|Publication number||US3149997 A|
|Publication date||Sep 22, 1964|
|Filing date||Jan 17, 1962|
|Priority date||Jan 17, 1962|
|Publication number||US 3149997 A, US 3149997A, US-A-3149997, US3149997 A, US3149997A|
|Inventors||Tamburro Anthony J|
|Original Assignee||Porter Co Inc H K|
|Export Citation||BiBTeX, EndNote, RefMan|
|Patent Citations (15), Referenced by (9), Classifications (10)|
|External Links: USPTO, USPTO Assignment, Espacenet|
sept- 1964 A. J. TAMBURRO 3,149,997
LOW TEMPERATURE PRESSURE SENSITIVE ADHESIVE TAPE Filed Jan. 17, 1962 ADHESIVE PRIMER United States Patent 3,149,997 LOW TEMPERATURE PRESSURE SENSITIVE ADHESIVE TAPE Anthony J. Tamburro, Broornall, Pa., assignor to H. K. Porter Company, Inc., Pittsburgh, Pa., a corporation of Delaware Filed Jan. 17, 1962, Ser. No. 166,900 2 Claims. (Cl. 117-76) This invention relates to pressure sensitive adhesive compositions and more particularly to adhesives suitable for coating flexible and elastic backings in the manufacture of pressure sensitive adhesive tape capable of retaining their tackiness over a Wide range of temperatures especially those below freezing.
Flexible backing for electrical tape is usually polyvinyl chloride about .008" to about .0095 in thickness and is coated with adhesive before being formed into rolls and then cut to tape width and it is essential not only that the adhesive retain its tackiness at low temperatures but also that it adhere to that face of the backing to which it is applied in preference to the other face Which it contacts when the tape is in rolled condition.
Adhesives which are pressure sensitive at normal temperatures and comprising a curable elastomeric polymer, a liquid tackifier and an aldehyde resin curing agent have been used and examples of specific formulae for compounding them are set forth in US. Patent 2,999,769.
Such adhesives, however, lose their tackiness, essential to pressure sensitive adhesive tape, Whatever be the character of the backing employed, when subjected to temeratures appreciably below freezing, and more especially at 0 F. and below and tapes made with them therefore cannot be used satisfactorily out-of-doors in cold Weather.
However, my novel composition, which is an improvement on the adhesives of said patent, while utilizing certain of the components mentioned therein includes other agents modifying the properties of such components when combined therewith in such manner that a pressure sensitive adhesive tape can be produced which is adapted for insulating electric conductor splices at temperatures below F. and, depending on the degree of flexing of the splice, eifectively retains its excellent dielectric characteristics at those as low as 60 F.
It is therefore a principal object of the present invention to provide an improved adhesive particularly adapted for use in pressure sensitive tape which is effective not only at normal room temperature and above but also retentive of its pressure sensitive adhesive characteristics at extremely low temperatures such as those encountered in winter weather.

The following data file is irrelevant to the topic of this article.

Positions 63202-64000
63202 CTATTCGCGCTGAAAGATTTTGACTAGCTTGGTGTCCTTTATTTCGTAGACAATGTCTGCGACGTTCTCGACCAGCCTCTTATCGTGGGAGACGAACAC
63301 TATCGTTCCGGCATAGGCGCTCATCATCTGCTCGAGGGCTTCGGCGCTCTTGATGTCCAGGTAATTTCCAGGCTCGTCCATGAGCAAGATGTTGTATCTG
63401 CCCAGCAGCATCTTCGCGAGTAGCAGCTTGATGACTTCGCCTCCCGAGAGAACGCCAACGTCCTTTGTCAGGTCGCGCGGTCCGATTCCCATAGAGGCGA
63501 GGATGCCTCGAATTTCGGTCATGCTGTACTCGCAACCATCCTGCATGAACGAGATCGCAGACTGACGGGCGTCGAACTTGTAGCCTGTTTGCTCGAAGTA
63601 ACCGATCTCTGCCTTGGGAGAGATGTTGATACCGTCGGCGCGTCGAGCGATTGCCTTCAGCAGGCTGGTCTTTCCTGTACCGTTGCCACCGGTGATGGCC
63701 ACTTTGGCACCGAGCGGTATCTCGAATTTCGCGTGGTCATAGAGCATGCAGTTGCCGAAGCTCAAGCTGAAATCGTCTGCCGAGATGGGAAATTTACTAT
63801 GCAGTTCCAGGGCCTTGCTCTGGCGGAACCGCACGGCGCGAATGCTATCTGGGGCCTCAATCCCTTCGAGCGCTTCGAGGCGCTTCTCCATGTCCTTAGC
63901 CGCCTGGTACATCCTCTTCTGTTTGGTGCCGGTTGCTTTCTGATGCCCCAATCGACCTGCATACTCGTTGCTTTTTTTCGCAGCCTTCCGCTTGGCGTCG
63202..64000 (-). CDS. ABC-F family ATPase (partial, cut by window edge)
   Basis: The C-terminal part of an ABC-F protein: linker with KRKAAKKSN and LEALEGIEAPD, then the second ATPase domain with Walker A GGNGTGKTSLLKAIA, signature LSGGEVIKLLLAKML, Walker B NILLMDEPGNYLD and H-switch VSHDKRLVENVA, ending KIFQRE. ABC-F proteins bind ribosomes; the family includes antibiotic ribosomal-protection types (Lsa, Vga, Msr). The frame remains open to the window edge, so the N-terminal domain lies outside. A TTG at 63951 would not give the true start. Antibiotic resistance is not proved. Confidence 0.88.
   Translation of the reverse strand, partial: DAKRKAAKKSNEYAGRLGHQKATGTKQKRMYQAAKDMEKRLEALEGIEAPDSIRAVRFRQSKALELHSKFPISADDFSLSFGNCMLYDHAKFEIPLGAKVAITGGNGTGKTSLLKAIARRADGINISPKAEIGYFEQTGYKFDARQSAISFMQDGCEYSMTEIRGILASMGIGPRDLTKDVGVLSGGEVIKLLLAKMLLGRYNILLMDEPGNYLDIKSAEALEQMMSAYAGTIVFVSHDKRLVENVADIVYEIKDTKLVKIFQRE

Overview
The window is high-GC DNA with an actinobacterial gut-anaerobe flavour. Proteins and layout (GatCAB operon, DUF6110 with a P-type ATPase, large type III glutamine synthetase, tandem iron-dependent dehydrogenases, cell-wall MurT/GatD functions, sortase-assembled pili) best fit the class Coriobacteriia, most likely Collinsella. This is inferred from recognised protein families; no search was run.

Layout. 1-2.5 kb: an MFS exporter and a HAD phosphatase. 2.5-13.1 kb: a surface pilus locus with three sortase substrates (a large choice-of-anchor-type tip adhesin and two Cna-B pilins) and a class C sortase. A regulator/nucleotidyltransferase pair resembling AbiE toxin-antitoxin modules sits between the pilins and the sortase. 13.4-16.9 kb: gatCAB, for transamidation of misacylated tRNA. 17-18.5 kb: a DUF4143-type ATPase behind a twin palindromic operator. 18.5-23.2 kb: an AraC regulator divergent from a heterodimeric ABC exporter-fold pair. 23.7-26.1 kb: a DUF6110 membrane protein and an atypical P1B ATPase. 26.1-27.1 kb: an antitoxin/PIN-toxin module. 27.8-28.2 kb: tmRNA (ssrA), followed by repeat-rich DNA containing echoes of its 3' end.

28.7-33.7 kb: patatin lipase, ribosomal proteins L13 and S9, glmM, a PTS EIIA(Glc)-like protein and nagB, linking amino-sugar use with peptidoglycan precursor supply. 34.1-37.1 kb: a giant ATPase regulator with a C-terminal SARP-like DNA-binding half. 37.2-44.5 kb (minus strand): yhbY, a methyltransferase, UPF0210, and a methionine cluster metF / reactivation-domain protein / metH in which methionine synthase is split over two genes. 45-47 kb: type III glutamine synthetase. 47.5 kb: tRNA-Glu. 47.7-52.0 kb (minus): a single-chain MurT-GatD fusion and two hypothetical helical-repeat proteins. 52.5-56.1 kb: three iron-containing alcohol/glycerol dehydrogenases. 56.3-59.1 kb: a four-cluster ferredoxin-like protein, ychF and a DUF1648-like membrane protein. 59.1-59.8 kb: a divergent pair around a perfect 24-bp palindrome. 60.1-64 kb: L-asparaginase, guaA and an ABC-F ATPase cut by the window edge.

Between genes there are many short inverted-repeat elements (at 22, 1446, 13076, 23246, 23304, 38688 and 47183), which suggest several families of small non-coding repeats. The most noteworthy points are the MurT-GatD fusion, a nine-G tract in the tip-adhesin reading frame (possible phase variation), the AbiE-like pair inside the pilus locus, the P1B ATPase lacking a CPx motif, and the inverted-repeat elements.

Another object is to provide a low temperature pressure sensitive adhesive which when applied to a suitable backing and the latter then wound into a roll with the adhesive contacting an adjacent convolution in the roll it can be unwound at any temperature Within a wide range without separation of the adhesive from that face of the backing to which it was originally applied.
A further object is to prepare a pressure sensitive adhesive tape which at temperatures in the range including 0 F. and lower is substantially as effective for its intended purposes as it is at higher ones.
A still further object is to provide a pressure sensitive adhesive effective throughout the temperature range from 325 F. to below 0 F.
Other objects, purposes and advantages of the invention will hereinafter more fully appear or will be understood from the following description of a preferred procedure for compounding the adhesive composition contemplated thereby and producing pressure sensitive tape therefrom from which it Will be apparent that While said ice composition is particularly suited for application to a polymeric plasticized polyvinyl chloride backing in the manufacture of electrical insulating tape it is adapted as Well for many other associations in which a' pressure sensitive adhesive effective over a wide range of temperatures may appropriately be employed.
For compounding the adhesive the ingredients in the proportions by Weight indicated in the following table are brought together in a manner later described, the permissible range of parts by weight stated after some of them alfording opportunity for modifying certain of the properties of the ultimate adhesive as will be hereinafter more fully explained.
Parts by Percent Range in Commercial designation weight by weight parts by Weight 60 31.05 50-75 40 20. 70 25-50 5 2. 59 3-8 3 l. 55 3-4 8 4. 14 2 1.03 1-4 4 2. 07 2-15 2 1. 03 2-4 1 0.52 1-3 0) P 2 1.03 3 (11) Hylene h I 0. 25 13 0. 10-0. 50 (12) Dow-Corning 274.--- 3 1. 56 2-3 (13) Piceolyte S-70- 48 24. 84 10-50 (14) Staybelite Ester 10 15 7. 76 7-15 (1) The uncured rubber employed for item (1) may be natural rubber such as commercial ribbed smoked sheets, pale crepes or the like readily available in the market.